Summer break has begun for most school districts throughout Arizona, which often means summer camp, and traveling on vacations for many families. Co-parenting can make summer activities and family trips challenging to work around, with so many “moving parts” that you may need to consider when implementing your plans.
It isn’t just travel arrangements that can create difficulties in the summer. The default parenting order an Arizona divorce with children is often joint or equal parenting time which used to be called joint physical custody. The simple change in schedules due to the summer time plan, can disrupt routines and cause confusion not only for the kids but also the parents.
Many shared parenting agreements are configured in a 5-2-2-5 schedule. In Maricopa County this is the most prevalent plan and parties find it more palatable than any of the other plans. In this division of time, the children spend five nights with one parent and two nights with the other, then alternate each week for an equal number of nights with each parent over a 14-day period. Summertime can wreak havoc with this plan with the interruption of vacations and sleepovers with friends and camp. Knowing how best to approach these situations will help you prepare and keep your cool when temperatures and tempers rise.
Your parenting agreement should include a date by when you and your co-parent arrange and give notice of your summer vacation plans. If there is no set date or you don’t have a parenting agreement, it would be prudent to address this early in the spring to avoid conflicts. Both parents ought to make their arrangements as early as possible. It’s also a good idea to consult with each other before committing to anything like hotel reservations or plane tickets. McMurdie Law & Mediation can help you iron out the details of your plans based on how they relate to your shared parenting agreement.
Set Rules, But Be Flexible
Do you and your co-parent have set rules about sleep overs and weekends away during the school year for your children? It would be wise to continue with rules with an observation of flexibility when school is not in session. Consistency is important in your children’s lives, so creating some shared guidelines, however strict or lenient they may be are always helpful for both parents and children’s expectations.
Be flexible with yourselves and each other. Depending on the age of your children, they may have plans of their own. Their schedules will fill up with summer jobs, camps, and social activities as they get older. Adjusting your expectations will help you remain flexible when scheduling issues inevitably come up.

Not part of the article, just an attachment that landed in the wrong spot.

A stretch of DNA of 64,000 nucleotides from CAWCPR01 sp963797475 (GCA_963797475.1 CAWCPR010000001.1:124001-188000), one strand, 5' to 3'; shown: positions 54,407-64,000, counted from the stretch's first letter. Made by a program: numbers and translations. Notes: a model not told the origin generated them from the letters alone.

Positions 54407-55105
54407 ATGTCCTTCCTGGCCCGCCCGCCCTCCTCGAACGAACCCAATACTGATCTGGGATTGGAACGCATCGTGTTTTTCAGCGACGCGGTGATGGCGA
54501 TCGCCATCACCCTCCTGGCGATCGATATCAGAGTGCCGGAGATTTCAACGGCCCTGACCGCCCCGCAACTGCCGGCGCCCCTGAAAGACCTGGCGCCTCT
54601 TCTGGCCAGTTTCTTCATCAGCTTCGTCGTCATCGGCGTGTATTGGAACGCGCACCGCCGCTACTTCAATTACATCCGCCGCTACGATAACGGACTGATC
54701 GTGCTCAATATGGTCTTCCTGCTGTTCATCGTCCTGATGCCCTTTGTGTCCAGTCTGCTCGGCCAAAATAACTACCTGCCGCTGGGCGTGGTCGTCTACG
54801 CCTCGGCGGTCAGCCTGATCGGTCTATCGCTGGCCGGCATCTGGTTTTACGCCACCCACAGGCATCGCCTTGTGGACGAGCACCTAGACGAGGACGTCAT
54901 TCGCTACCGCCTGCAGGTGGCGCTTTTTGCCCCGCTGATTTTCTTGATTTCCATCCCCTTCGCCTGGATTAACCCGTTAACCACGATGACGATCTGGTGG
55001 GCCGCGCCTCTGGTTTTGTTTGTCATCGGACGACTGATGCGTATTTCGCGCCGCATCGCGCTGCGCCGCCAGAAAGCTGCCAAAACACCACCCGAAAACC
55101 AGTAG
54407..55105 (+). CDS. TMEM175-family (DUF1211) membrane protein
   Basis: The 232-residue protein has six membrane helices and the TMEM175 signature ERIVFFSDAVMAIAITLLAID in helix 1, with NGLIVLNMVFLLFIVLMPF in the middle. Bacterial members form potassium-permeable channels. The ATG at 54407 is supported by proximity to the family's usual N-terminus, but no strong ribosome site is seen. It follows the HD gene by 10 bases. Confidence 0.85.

Keeping open and amicable lines of communication with your co-parent is essential for everyone. If you are planning to travel out of state, consult your parenting agreement to see if there are any requirements that you would absolutely want to comply with. Even if there is nothing explicitly stating what you must do in this situation, you should notify the other co-parent about your plans and if out of state or country, definitely in writing. Include the dates, places, people, their phone numbers and email addresses should be shared along with a phone schedule so that the other parent has some communication time with the children and the children can connect with the other parent.
Do you remember how much fun summer break was when you were a kid? Your child is likely experiencing that same excitement and enjoyment during their summer vacation by just getting a break from school. There’s no need to stress about this shared parenting arrangement ruining their summer if you can manage notice, planning and expectations in advance. Take advantage of the time you have with your children and let them enjoy the time they share with their other parent, too.
At McMurdie Law & Mediation, we understand the importance of quality time between children and parents. We are dedicated to helping you and your co-parent develop a plan that is beneficial to everyone. Call McMurdie Law & Mediation at 480-777-5500 today to schedule a consultation.